N.B – To get the maximum benefit from your archive posts, the only thing I ask is that you respond to comments individually and share on your own social media.. thank you.

46 thoughts on “Smorgasbord Posts from Your Archives 2021 – #Potluck – #Foods dangerous for #dogs by Patty Fletcher

  1. I only knew about half of these, Patty. Thanks so much for sharing this vital information (and thanks to Sally for resharing). We don’t have any pets right now, but I’ll pass this on to friends who do. Their dogs will be grateful. A wonderful and informative post. 🙂

    Liked by 2 people

  2. Hello everyone, I’m so sorry that I’m late with commenting on this post. Chief Seeing Eye Dog Blue and I went out and about today on what was for us a solo trip to our favorite shopping center after several weeks of training for us to learn the area.
    Anyhow, first, to Sally, thanks so much for choosing this post to share. Yes, it is a great list. The Seeing Eye vet put it together for those of us who were training together in the class when I got Blue.
    To those who didn’t know about Bubba’s passing, thanks for your warm thoughts. King Campbell left big paws to fill but I have to say Chief Blue is doing a great job.
    I didn’t reply to each individual comment this time because I am doing this online and wanted to make sure I read each one. Reading with a screen reader makes for interesting online challenges.
    However, now I’ve been here I will get any follow up comments in my email. so thanks again and please pass this list forward.
    The holidays are a prime time for many animals to fall ill or worse.
    Thanks again Sally and Blessid Be.
    PS. Chief Blue here, “WOOLF!”

    Liked by 1 person

  3. It’s scary how many things are dangerous for dogs to eat. I’m constantly taking things out of my naughty whippet puppy’s mouth and restraining her from stealing stuff she shouldn’t have. Dogs are meant to reduce stress, but she’s sending my stress levels through the roof!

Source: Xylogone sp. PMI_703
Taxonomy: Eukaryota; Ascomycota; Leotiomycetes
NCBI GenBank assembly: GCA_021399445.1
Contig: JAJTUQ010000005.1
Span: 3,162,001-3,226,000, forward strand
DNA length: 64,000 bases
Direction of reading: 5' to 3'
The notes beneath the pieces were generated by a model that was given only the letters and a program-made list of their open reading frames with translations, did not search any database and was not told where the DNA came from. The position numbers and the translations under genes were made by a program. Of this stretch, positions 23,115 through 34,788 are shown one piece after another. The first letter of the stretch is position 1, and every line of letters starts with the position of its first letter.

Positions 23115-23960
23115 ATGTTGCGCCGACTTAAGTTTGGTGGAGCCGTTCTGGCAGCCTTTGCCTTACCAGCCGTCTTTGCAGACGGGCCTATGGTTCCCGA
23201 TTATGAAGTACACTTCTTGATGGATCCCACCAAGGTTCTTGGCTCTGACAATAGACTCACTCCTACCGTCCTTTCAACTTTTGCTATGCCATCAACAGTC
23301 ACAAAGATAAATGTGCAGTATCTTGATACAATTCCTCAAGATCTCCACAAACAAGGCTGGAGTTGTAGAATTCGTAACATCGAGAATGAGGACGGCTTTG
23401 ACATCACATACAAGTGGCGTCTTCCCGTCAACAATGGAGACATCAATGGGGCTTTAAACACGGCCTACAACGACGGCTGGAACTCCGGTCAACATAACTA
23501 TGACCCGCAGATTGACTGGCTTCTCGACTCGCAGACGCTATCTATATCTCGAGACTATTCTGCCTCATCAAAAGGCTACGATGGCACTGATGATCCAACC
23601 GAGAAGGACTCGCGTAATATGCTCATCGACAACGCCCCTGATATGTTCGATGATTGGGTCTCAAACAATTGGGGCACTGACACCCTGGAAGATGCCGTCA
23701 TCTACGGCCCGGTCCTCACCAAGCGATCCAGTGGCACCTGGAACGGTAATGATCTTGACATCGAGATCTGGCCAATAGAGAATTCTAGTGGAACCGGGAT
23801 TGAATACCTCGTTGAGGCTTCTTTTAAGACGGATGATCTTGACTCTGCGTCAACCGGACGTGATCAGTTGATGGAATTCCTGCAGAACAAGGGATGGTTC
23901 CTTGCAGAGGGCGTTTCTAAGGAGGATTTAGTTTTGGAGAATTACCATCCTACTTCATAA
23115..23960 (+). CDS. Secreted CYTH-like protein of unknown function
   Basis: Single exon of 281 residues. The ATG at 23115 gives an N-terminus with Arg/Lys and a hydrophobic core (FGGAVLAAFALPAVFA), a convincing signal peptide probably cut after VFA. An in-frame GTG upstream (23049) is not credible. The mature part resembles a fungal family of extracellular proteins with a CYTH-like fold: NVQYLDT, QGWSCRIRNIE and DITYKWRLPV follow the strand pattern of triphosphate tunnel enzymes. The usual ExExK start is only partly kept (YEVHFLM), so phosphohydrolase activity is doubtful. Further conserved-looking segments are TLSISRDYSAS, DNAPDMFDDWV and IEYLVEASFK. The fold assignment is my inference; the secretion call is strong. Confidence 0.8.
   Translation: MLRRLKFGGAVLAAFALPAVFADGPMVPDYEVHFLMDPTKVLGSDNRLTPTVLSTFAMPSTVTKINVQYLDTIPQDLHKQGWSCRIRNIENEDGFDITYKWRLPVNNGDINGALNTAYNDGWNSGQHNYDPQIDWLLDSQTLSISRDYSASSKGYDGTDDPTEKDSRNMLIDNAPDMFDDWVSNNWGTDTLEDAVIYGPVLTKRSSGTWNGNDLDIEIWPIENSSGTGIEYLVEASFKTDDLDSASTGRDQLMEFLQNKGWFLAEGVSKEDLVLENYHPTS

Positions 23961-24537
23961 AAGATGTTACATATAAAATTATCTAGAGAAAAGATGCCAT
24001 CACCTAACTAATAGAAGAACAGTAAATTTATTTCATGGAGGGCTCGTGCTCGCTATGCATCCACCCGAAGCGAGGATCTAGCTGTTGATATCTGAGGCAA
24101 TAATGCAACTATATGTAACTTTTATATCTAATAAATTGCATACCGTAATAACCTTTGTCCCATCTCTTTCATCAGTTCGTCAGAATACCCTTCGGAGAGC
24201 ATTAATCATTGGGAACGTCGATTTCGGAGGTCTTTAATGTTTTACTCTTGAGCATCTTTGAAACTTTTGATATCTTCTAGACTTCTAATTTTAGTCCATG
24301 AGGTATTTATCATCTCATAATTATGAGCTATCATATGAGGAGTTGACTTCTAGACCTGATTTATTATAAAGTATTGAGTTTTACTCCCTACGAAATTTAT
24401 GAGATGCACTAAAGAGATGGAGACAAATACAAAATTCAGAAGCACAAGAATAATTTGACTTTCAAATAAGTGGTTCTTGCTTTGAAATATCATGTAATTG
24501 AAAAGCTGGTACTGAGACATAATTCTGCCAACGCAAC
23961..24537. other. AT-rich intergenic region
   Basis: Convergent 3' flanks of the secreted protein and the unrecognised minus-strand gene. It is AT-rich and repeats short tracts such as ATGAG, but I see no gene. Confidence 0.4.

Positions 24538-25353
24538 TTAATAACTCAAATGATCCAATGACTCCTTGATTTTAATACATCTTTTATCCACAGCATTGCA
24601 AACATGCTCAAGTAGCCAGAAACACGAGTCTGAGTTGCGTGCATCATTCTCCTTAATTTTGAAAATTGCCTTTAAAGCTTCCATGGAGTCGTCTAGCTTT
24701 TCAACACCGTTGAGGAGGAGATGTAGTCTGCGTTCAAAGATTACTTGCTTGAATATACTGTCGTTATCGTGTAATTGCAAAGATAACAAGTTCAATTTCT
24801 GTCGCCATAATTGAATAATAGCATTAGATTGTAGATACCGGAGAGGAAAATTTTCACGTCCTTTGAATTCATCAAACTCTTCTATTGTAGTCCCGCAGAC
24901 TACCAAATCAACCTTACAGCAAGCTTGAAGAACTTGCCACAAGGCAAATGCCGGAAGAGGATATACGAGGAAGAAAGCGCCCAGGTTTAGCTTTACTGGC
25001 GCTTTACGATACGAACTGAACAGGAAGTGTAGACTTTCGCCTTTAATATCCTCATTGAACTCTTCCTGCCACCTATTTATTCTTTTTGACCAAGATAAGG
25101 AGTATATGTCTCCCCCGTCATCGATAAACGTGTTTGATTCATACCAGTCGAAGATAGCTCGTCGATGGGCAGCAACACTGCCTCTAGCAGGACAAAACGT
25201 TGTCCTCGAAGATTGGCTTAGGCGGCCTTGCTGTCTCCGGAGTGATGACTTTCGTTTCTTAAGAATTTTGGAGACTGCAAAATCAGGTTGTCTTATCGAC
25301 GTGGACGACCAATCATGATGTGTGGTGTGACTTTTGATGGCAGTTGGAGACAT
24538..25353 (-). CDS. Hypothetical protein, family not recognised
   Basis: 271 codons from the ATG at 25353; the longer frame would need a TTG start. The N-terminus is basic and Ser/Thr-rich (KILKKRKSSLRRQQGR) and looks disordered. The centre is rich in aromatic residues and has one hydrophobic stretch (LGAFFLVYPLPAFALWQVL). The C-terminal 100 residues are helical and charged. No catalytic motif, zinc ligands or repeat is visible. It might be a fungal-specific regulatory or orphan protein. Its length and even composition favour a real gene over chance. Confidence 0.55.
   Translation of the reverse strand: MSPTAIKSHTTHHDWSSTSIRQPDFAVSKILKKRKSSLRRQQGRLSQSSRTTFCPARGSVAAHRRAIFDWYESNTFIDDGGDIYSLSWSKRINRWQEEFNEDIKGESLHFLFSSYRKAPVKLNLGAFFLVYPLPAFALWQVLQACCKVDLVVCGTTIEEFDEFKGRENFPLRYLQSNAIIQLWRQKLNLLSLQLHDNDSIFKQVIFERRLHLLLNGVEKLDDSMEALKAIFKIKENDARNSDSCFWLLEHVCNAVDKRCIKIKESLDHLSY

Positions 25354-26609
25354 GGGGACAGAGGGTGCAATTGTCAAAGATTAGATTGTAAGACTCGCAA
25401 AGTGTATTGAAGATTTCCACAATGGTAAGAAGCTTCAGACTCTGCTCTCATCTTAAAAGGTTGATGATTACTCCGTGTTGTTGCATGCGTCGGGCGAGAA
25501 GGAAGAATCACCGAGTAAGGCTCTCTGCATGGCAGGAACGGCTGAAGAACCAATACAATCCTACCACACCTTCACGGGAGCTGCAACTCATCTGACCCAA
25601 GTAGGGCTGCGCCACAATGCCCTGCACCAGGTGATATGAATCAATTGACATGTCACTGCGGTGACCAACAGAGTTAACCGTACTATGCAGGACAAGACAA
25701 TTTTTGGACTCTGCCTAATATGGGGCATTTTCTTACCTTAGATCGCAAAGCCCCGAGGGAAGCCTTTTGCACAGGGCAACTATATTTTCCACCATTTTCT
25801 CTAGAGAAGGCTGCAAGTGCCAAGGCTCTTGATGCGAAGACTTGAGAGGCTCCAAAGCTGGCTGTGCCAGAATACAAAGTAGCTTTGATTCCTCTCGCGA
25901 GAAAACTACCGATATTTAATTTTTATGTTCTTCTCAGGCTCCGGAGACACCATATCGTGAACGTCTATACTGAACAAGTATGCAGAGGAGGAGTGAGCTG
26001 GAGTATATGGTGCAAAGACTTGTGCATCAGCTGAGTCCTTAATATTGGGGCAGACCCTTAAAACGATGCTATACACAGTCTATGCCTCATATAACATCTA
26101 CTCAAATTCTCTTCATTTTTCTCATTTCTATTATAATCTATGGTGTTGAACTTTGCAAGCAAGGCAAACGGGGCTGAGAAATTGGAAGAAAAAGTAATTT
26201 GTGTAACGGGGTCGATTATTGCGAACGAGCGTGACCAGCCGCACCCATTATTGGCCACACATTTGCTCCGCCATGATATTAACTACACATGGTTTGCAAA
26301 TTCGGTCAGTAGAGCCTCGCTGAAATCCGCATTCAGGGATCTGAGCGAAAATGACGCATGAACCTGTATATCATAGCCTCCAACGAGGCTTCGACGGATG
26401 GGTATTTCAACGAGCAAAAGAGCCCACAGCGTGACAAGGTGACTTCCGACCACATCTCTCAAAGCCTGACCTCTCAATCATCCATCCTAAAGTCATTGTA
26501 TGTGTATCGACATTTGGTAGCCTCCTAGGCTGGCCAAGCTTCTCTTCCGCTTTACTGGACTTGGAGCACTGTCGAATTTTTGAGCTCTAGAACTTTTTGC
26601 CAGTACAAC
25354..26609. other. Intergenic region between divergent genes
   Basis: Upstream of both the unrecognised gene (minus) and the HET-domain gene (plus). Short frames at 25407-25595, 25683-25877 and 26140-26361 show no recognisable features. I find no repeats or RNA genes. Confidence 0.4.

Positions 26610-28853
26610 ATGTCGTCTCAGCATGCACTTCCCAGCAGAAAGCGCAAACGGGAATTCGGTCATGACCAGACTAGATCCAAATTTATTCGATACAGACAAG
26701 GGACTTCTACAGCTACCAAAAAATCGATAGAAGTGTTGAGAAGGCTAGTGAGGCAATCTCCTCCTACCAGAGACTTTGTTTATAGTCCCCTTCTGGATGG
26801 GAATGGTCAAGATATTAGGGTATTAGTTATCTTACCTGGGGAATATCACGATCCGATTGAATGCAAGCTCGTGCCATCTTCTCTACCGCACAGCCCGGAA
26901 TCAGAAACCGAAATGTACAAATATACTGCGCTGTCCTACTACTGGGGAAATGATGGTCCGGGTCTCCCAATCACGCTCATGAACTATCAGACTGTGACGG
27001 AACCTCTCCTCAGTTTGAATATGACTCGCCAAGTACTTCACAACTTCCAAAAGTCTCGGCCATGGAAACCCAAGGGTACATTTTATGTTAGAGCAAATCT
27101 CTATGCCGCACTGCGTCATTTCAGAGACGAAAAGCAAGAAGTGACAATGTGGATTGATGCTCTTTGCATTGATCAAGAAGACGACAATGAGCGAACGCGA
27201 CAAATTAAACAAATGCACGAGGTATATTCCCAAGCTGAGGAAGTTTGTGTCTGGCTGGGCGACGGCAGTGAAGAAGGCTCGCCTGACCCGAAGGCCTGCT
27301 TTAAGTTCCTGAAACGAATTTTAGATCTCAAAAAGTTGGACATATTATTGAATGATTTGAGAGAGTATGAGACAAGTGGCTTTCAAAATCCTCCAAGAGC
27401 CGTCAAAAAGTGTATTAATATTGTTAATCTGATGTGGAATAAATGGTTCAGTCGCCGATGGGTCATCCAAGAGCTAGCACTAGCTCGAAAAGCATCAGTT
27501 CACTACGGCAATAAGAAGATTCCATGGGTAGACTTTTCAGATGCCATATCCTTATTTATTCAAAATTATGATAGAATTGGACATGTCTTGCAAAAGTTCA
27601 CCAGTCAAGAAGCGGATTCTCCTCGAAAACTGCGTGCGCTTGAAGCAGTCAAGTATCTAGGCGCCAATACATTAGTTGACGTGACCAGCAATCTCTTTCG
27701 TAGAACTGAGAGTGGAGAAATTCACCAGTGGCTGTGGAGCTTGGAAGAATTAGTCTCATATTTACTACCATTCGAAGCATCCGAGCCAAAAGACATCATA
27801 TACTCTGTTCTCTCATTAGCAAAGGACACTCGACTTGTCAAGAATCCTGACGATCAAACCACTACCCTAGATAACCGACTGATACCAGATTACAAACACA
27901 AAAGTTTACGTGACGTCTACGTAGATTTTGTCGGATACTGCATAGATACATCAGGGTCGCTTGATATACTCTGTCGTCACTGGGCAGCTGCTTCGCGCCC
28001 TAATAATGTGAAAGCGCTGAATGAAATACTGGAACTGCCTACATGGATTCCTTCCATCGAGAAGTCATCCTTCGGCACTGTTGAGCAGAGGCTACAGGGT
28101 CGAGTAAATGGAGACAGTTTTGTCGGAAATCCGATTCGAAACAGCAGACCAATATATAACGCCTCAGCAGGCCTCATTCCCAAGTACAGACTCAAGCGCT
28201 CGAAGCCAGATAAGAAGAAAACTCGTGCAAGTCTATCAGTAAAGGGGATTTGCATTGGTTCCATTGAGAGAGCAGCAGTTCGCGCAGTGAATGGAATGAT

Liked by 2 people

    • May I make a suggestion?

      When we handlers first begin with our dogs, we are trained to keep them on a leash connected to us or on a tie out in the room with us. This is done so as to teach the dog its boundaries.

      You might try this with your pup. When we have babies, we gate off areas or place them in a confined space when we are not always available to supervise so it only stands to reason that puppies require the same discipline.

      Trust me when I say to you that both you and your pup will be relieved.

      It causes stress for the dog to have too much freedom right away.

      Liked by 2 people

      • You’re welcome. I don’t profess to know everything about everything about dogs. But I do know what works. I also know that when I moved from where I was with my newest dog, to where I am now, I became a bit lax for a few days with his boundaries. I paid a price for that, and now I’m having to redo it. Yesterday I had to listen to him whimpering wine and fuss and scream in his crate but after about 20 minutes, he quieted, and now he goes in there happily again. It’s just like having a baby.

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        Liked by 1 person

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  7. I knew about a few of these from when I was petsitting for some friends, but some of them were never mentioned, and I hadn’t read about them either. Thanks, Sally and Patty, and sorry about Bubba.

    Liked by 1 person

I would be delighted to receive your feedback (by commenting, you agree to Wordpress collecting your name, email address and URL) Thanks Sally